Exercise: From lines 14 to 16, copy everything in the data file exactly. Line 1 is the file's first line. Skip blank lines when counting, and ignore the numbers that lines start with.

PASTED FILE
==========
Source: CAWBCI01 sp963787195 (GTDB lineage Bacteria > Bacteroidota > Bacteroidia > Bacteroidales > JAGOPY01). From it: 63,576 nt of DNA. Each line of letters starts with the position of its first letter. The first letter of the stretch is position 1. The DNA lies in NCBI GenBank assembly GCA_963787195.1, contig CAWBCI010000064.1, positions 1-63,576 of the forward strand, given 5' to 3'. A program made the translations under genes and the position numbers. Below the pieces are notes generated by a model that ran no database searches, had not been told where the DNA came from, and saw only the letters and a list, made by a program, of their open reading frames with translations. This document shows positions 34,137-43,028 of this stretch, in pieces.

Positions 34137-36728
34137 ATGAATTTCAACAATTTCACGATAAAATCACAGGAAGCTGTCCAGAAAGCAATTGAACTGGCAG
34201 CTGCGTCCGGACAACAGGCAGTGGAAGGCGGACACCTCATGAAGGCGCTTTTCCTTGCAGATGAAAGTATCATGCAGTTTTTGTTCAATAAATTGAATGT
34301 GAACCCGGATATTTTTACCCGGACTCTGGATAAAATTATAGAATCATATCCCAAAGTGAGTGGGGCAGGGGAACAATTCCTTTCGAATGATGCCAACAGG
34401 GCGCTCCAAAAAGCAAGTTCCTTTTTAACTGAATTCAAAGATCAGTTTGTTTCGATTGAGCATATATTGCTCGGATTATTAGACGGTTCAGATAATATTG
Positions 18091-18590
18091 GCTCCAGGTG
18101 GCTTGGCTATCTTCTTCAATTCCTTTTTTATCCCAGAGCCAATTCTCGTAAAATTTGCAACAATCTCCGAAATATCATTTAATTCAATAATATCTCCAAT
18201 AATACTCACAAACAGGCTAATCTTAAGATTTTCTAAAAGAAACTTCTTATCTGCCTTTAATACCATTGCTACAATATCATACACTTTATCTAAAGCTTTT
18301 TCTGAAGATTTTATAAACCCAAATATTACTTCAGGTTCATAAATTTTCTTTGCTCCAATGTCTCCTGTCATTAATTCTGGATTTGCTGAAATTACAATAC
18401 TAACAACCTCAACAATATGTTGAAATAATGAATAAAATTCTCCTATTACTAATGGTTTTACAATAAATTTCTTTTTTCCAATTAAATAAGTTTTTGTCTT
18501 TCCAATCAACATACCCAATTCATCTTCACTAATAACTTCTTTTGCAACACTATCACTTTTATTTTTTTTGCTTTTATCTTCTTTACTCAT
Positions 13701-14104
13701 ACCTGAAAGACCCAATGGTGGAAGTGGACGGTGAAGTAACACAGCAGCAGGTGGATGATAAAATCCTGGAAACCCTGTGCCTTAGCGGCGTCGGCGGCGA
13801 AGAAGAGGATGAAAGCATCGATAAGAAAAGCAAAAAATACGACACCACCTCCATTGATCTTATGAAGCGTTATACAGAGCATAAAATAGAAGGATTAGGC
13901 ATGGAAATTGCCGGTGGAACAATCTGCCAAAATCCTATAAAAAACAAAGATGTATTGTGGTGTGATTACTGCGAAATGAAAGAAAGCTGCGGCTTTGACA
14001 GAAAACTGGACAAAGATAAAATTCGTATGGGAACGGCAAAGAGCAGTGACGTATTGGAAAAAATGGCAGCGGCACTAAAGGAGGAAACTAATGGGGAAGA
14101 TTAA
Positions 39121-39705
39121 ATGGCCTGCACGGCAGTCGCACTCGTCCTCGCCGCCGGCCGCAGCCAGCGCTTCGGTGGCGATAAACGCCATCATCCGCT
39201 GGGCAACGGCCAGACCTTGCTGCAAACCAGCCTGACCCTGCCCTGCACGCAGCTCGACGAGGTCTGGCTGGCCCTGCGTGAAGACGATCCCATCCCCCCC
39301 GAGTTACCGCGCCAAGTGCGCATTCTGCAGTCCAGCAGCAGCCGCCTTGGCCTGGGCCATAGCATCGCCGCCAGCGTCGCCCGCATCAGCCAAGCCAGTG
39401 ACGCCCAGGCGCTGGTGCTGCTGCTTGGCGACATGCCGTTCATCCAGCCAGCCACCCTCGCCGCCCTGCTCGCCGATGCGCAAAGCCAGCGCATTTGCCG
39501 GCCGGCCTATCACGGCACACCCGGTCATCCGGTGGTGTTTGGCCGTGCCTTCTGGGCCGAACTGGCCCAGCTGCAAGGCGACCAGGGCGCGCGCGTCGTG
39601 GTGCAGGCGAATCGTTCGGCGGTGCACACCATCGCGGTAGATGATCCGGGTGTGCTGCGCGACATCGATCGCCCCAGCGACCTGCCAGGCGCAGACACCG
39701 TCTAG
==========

Positions 13701-14104
13701 ACCTGAAAGACCCAATGGTGGAAGTGGACGGTGAAGTAACACAGCAGCAGGTGGATGATAAAATCCTGGAAACCCTGTGCCTTAGCGGCGTCGGCGGCGA
13801 AGAAGAGGATGAAAGCATCGATAAGAAAAGCAAAAAATACGACACCACCTCCATTGATCTTATGAAGCGTTATACAGAGCATAAAATAGAAGGATTAGGC